By John Balson @JJBALSON
Scroll down for the full story
Videographer / director: JP Steele
Producer: John Balson, James Thorne
Editor: Sonia Estal
Jamila Coleman, 27, spent nearly four years watching the world through a window after a rare form of lymphedema caused her leg to balloon to 3ft-wide below the knee.
Despite her condition progressively worsening, insurers refused to cover an operation until earlier this year when surgeons finally removed 120lbs of flesh and fluid.
Now in recovery, Jamila is learning to walk again through rehab and exercise and is determined to forge a new life for herself.
She told Barcroft TV: “I was in bed 24-hours a day, seven-days a week. It was really hard. But like life in general - it's what you make of it.
"I went through some really dark times but I found reasons to keep going and not give up."
"Sometimes I feel like I need to make up for lost years. But at the same time I was living my life - I was just living differently than everyone else.
“Mostly I’m just appreciating the little things like being able to stand up and go to the sink and wash my hands and wash my hair. It’s awesome. I would go through surgery eight times again to be where I am now.”
Jamila, from Snelville, Georgia, suffers from lymphedema-distichiasis syndrome caused by a mutation in the FOXC gene - which plays a critical role in the formation of tissues and organs.
She inherited the condition from her mother, Geraldine, who had a milder form.
Despite the diagnosis Jamila was an active child and enjoyed playing ultimate frisbee and mini-golf and going to the movies with her friends, until her condition suddenly accelerated.
She said: “My lymphedema really started when I was 18 years old. It hit me pretty hard because I was graduating high school and everyone was dressed up in summer clothes and summer dresses and I was wearing long pants to hide my leg. I was embarrassed."
Eventually her leg became so swollen she was unable to leave her bed at all and had to be cared for by her mother and younger sister Jasmine, 24.
“I wanted help but I couldn’t get it. I couldn’t get disability or social security. The insurance I did have I lost when my dad lost his job. I tried for Medicaid but it kept being denied.
“Being stuck that long can have its challenges. It can be really hard. I did have my dark days. Every second day of the month I was usually pretty depressed because that would mark another month since the last day I walked.
"I felt empty and angry. I was really confused because I didn’t understand why it was happening to me.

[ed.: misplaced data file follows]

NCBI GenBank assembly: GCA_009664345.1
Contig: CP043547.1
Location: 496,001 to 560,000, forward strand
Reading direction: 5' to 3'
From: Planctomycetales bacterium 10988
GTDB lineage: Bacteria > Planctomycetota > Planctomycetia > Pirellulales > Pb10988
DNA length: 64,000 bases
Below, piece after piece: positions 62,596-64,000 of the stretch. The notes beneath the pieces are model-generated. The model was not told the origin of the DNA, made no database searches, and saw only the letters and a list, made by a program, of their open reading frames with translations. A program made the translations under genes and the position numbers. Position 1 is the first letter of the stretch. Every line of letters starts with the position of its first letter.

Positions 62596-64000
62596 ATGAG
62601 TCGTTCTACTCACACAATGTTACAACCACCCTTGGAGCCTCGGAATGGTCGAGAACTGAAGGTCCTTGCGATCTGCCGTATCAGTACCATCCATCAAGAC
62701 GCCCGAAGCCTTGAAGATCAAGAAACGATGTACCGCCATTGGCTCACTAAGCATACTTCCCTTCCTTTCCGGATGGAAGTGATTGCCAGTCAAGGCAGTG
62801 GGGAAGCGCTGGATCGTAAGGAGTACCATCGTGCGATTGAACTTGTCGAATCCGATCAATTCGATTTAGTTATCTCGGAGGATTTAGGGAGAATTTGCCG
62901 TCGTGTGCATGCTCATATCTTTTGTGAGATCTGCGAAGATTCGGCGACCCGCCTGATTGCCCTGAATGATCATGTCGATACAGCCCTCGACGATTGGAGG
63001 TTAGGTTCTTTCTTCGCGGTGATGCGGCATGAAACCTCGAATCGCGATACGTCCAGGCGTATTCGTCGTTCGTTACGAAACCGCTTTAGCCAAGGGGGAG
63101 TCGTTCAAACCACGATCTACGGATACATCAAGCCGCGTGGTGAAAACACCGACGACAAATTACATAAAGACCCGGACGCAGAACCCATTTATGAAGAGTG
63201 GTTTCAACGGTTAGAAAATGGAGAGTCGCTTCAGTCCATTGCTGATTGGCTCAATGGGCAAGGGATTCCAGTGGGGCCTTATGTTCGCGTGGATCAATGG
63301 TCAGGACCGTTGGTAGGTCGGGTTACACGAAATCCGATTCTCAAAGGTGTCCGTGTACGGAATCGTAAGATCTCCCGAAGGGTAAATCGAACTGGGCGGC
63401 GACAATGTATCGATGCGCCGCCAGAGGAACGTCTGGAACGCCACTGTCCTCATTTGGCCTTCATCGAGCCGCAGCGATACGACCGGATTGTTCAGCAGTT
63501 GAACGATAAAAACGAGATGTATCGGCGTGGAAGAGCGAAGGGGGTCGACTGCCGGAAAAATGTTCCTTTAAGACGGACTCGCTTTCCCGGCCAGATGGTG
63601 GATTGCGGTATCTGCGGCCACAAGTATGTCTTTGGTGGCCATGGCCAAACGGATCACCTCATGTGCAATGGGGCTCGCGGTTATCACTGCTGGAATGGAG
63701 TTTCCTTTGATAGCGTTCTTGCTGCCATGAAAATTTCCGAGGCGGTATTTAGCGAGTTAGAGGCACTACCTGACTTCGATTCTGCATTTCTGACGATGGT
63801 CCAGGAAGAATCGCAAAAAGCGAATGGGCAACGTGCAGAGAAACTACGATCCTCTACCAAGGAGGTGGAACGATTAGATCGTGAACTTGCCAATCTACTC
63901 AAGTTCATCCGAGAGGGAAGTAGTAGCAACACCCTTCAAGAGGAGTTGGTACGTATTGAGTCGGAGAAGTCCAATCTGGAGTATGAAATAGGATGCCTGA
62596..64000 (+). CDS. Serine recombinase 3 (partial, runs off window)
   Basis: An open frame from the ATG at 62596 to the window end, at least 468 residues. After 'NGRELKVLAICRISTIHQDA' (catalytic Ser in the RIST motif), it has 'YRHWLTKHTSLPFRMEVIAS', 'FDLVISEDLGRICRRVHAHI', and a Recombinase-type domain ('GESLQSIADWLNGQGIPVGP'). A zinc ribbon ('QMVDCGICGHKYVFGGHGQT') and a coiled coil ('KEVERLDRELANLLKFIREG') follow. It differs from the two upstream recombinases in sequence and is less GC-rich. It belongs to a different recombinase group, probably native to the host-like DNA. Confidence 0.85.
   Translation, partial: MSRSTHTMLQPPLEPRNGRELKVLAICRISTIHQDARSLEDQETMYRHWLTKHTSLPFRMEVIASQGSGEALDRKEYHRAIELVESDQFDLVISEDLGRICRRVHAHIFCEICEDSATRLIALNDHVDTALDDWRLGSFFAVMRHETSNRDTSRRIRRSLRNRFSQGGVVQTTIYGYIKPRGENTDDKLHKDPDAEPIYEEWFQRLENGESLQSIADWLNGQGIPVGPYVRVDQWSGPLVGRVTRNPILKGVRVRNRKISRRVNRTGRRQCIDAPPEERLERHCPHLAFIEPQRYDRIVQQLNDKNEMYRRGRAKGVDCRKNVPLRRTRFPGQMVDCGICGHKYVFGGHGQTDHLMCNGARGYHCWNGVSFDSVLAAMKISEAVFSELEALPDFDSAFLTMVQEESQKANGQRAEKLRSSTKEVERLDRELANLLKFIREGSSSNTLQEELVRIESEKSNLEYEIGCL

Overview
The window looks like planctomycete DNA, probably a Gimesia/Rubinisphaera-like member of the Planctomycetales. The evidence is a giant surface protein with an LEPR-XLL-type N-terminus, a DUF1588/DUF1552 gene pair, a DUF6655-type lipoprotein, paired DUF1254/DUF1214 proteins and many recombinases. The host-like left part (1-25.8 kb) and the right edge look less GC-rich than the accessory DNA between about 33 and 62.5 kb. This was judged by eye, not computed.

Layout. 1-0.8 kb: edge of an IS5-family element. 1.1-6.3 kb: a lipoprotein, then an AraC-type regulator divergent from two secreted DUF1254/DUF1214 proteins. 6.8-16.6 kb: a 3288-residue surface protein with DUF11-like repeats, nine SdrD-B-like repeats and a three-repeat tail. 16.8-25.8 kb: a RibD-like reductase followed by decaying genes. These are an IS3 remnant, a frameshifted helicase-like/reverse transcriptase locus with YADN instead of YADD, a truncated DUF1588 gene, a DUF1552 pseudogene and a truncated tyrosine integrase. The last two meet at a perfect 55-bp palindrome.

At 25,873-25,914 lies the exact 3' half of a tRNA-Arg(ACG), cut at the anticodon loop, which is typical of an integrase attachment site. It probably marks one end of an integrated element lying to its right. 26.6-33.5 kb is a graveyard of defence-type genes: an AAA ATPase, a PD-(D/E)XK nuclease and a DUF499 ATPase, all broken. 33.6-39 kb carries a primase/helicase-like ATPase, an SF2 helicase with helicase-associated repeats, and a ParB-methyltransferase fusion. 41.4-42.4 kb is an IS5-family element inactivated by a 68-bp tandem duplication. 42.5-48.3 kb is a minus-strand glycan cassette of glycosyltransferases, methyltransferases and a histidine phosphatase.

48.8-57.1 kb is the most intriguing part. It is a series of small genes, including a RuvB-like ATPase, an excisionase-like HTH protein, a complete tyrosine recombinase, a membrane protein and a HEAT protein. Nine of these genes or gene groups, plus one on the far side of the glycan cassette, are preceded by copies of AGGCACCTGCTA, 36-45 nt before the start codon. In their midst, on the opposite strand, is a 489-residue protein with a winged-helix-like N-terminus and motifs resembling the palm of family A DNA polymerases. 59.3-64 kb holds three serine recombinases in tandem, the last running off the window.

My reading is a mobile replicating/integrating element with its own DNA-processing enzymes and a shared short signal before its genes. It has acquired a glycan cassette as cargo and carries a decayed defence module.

"But I had to keep going. I had a policy of celebrating every little thing I possibly could, even if it was just getting dressed up to watch concerts like Coldplay at Glastonbury on TV and my friends coming around to have pizza. Anything."
Despite her positive attitude, her condition became so bad - especially when a 19in open wound formed - there was no choice but to operate.
"I would get infection after infection because the skin would break down and it would weep and it was just awful.
“My skin started peeling off and I had such a severe bacterial infection they said I would have died if I waited much longer. It’s a really scary thing to think about.”
It was during an ambulance ride to the hospital that she met ambulance driver Carmen Johnson who fast became a close friend and set up a fundraising campaign to help her.
Carmen told Barcroft TV: “When I first saw her leg I was amazed. I had really never seen anything like that before. It was very, very big. It was basically the width of her bed.
“But she has really amazed me about how strong she is inside. No matter how much pain she's in she can just tough it out.
"She has a personality that captures you as soon as you meet her. First two seconds I met her I fell in love with her and I knew I had to try and help her out."
Eventually Jamila was accepted for Medicaid and underwent a 12-hour debulking operation at the Emory Clinic - which she says was one of the largest operations performed to date there.
She then had a skin graft as well as rehabilitation to help her walk again.
Jamila said: "Life since the surgery has been a lot of learning curves. It has its challenges and sometimes I get frustrated - but it's been exciting. It's been an adventure.
“I have a lot of plans. Number one is I would love to go swimming again. I’m a fish at heart and every summer when I was little I used go swimming. I would also love to drive again, to walk without a walker and just be part of society again.
She has had her first alcoholic drink - a margarita - and even had a tattoo.
"I would like to go on a date, something simple like that," she added.
However, her post-surgery joy was short-lived as her mother died just one month later, aged 62, and was unable to see her daughter taking her first steps.
Jamila said: “My mom was one of the most wonderful human beings you could ever encounter. She was my caregiver and my best friend in the whole world.
“It's sad that she didn't get to see me walk again but she did see me have surgery and make little triumphs like sitting on the edge of the bed. I hope she is proud."
Jamila now plans to work on improving the medical insurance system in America as well as fulfilling her dreams by becoming a youth worker and inspiring young people with her story.
She said: “If you have a purpose in your life and you’re putting other people first and finding a way to serve then that actually makes your life worth living.
“That’s why I always say never give up. Even if you’re in a moment where it sucks and everything around you is just horrible - anything could happen the next moment and turn things around and make the future greater and greater. That’s what life is all about.”